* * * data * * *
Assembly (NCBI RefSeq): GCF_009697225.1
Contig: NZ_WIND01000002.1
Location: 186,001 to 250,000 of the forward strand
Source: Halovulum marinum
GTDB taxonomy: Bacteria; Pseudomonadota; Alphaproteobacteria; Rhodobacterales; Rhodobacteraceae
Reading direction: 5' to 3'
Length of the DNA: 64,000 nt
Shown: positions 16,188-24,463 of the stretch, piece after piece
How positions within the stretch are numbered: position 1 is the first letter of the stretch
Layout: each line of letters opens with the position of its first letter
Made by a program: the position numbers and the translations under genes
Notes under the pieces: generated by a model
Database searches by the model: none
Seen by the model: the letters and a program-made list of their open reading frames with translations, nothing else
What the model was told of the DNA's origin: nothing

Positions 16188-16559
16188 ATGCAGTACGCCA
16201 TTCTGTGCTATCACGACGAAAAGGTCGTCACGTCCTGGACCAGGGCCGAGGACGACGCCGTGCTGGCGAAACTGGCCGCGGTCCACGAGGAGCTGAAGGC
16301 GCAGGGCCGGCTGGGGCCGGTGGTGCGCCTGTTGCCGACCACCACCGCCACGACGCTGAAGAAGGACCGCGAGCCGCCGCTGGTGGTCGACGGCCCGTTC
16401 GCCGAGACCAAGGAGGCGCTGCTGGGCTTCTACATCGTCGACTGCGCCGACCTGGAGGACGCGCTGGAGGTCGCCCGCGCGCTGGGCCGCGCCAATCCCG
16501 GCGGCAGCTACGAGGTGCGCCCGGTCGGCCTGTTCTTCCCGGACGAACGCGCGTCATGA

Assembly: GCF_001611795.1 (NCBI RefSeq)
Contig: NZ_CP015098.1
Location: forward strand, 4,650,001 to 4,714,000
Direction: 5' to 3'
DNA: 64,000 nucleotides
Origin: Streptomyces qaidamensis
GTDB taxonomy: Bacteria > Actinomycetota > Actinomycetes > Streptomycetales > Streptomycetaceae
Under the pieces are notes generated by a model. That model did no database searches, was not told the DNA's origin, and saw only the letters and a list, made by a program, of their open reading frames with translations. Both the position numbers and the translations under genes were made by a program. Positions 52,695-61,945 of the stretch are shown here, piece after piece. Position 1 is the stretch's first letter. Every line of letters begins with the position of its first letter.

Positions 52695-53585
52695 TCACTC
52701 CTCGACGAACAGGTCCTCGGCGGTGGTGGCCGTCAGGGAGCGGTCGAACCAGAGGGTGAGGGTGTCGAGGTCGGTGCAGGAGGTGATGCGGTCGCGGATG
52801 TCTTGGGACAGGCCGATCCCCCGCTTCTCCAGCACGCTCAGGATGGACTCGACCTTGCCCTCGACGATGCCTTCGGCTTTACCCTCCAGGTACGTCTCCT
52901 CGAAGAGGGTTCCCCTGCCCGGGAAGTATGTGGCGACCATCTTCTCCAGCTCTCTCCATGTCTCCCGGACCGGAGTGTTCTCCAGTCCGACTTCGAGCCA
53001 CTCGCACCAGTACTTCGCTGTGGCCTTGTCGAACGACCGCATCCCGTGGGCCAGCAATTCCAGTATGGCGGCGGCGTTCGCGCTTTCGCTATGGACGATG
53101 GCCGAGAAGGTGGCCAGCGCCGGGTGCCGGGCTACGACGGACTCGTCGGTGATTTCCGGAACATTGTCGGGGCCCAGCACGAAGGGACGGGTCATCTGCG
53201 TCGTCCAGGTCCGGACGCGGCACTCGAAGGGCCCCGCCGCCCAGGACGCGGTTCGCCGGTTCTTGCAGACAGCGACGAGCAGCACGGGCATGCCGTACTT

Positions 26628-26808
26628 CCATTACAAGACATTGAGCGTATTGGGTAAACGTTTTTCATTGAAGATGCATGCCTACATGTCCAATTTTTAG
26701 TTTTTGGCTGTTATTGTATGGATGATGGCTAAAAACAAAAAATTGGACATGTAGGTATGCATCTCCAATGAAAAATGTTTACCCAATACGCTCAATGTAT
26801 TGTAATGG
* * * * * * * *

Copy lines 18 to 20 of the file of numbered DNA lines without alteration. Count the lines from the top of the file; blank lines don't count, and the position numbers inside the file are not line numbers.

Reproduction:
16201 TTCTGTGCTATCACGACGAAAAGGTCGTCACGTCCTGGACCAGGGCCGAGGACGACGCCGTGCTGGCGAAACTGGCCGCGGTCCACGAGGAGCTGAAGGC
16301 GCAGGGCCGGCTGGGGCCGGTGGTGCGCCTGTTGCCGACCACCACCGCCACGACGCTGAAGAAGGACCGCGAGCCGCCGCTGGTGGTCGACGGCCCGTTC
16401 GCCGAGACCAAGGAGGCGCTGCTGGGCTTCTACATCGTCGACTGCGCCGACCTGGAGGACGCGCTGGAGGTCGCCCGCGCGCTGGGCCGCGCCAATCCCG